Brokering and Constructive Total Loss

December 19, 2012


Your customer has just given you an order to deliver 1,000 cars by the end of the week. Logistically, you’ll be able to handle 800 of them with your equipment but you’re going to have to scramble to get the remaining done through your brokerage.  Like many carriers, you’ve gotten accustomed to relying on these smaller carriers to help with the overflow and using your brokerage is better than disappointing your client.

You have access to a hundred or so carriers so you’re confident all the cars will get moved. These carriers are small, one or two trucks on average, some with a few more.

You have a current brokerage agreement with all of them on file along with a current Acord Certificate of Insurance that shows effective dates and limits of insurance, along with the names of the insurers providing coverage. Your contract may even stipulate that you are to be named as an Additional Insured on the policies. You’ve purchased Contingent Cargo Insurance to cover these brokered loads in the event a problem arises with their insurance.  You are feeling pretty solidly covered on this with a good carrier and a happy customer.

Constructive Total Loss:
Late in the week, you’ve got a dealership on the phone.  One of the sub-haulers has arrived with a damaged unit, Turns out the driver neglected to measure the height of the load and the top car — a 2013 Toyota Avalon — hit a bridge and damaged the roof of the car. You’ve had enough experience with this type of damage before and you know it’s going to be a Constructive Total Loss.

In a week or so you’ll get a call from the adjuster representing your sub-haulers cargo insurer.  They’ve appraised the damage and have determined that the car can be repaired for $8,000 so that’s all they’re obligated to pay.  You explain that the ear is going to be crushed and the dealers invoice shows a value of $44,000 – that’s what the claim is going to end up being.
The adjuster explains to you that they don’t provide coverage for constructive total loss.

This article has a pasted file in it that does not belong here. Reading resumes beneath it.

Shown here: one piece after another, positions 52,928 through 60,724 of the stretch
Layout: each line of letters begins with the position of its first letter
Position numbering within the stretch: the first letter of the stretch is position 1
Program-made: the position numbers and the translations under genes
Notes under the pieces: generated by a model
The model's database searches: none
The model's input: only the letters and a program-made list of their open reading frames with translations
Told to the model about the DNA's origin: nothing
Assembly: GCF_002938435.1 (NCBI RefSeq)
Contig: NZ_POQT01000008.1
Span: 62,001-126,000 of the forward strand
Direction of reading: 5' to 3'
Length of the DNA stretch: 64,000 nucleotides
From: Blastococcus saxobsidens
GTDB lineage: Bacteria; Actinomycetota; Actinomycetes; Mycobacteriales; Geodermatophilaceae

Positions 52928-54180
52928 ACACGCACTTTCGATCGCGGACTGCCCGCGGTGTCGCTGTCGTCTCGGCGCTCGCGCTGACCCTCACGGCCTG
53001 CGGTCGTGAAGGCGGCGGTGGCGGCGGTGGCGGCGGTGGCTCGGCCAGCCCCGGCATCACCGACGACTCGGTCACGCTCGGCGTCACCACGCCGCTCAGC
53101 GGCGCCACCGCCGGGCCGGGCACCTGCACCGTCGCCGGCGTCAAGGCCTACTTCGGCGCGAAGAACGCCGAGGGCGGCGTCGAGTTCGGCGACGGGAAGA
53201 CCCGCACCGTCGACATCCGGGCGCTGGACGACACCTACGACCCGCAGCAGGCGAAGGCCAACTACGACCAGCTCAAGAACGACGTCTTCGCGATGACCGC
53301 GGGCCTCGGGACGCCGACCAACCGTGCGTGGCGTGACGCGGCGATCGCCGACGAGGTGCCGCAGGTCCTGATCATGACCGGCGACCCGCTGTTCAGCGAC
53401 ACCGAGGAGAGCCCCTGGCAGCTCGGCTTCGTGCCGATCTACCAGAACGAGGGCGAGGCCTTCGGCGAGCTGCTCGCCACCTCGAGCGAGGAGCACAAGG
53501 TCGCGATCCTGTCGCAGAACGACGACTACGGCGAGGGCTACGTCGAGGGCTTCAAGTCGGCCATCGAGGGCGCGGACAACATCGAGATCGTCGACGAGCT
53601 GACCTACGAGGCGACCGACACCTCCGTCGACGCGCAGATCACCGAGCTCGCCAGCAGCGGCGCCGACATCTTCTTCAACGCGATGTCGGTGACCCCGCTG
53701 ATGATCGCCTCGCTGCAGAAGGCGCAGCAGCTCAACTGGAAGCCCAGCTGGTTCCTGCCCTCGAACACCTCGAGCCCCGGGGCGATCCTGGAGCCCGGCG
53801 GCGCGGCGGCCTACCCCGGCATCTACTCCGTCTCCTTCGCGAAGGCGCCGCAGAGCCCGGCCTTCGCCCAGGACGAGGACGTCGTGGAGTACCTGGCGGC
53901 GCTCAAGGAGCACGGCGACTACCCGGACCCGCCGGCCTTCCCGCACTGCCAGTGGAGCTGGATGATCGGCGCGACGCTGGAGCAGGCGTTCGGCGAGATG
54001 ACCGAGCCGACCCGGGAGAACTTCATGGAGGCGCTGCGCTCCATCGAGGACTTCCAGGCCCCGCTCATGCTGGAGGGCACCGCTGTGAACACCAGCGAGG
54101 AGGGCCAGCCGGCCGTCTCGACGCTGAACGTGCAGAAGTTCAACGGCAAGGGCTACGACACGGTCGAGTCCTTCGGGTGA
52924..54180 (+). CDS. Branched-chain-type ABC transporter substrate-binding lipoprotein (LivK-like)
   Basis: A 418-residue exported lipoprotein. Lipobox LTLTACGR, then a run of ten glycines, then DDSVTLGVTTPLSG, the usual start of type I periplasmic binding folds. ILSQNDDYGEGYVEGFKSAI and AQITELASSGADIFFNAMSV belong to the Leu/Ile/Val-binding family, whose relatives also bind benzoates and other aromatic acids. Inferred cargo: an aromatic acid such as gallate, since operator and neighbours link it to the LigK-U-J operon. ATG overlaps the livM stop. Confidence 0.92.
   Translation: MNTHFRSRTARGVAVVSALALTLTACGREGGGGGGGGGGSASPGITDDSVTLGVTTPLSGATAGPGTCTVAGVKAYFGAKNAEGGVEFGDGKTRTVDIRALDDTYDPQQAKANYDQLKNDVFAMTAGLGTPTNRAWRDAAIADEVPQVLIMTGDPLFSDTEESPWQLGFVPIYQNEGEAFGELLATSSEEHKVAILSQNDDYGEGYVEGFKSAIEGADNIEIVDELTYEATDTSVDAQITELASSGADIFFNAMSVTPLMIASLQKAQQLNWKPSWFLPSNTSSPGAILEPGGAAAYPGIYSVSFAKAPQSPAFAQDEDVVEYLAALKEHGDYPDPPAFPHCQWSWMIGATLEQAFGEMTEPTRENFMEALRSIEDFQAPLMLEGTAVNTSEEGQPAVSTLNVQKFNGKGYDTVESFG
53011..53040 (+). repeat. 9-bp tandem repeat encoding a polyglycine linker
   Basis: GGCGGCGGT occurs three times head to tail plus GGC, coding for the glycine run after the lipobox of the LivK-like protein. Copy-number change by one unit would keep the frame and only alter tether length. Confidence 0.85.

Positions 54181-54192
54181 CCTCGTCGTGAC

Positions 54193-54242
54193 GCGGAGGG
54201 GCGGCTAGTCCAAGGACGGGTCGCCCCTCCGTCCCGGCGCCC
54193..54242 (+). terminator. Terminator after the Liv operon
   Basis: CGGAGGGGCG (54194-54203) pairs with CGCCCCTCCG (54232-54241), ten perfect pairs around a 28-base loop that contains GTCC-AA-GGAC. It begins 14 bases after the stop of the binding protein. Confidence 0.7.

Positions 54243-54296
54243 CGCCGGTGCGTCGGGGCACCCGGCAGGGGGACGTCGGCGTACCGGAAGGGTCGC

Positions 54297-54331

Or, they agree to pay the dealer cost but only if they retain the salvage and are able to
resell the unit; that is not going to be allowed by the Manufacturer.
Finally, you resort to filing the claim under your contingent cargo policy only to learn that this coverage does not enhance someone else’s policy.  It only pays if a policy is not in existence at the time of a loss and you have a certificate showing that there was current coverage.  Also, it’s only going to follow the policy language on that policy.

The sub-hauler that caused the damage had no idea he wasn’t adequately covered for this and now owes you $38,500 after his carrier paid you the $8,000 less his $2,500 deductible. You know based on prior experience that you don’t have a snowballs chance in hell of collecting this money and you’ve lost a decent sub-hauler to boot.  You’ll end up making your customer whole and writing off the bad debt; thus an expensive lesson learned.

The Solution:

This scenario is becoming an all too common occurrence and it requires a diligent effort on your part to make sure the sub-haulers you’re brokering for new cars to have proper insurance coverage to deal with both constructive total loss and diminished value damages. Until recently, it was very difficult for a small transporter to be able to find an insurer willing to write this coverage.

Bill Fralic Insurance Services, Inc. has developed a small fleet insurance program designed for these smaller carriers that adequately covers these exposures.  It’s competitively priced as well.  They’ll spend time educating your guys on these coverage loopholes and work up some numbers pretty quickly on the cost of properly covering them.
They’ll be better off and you will too.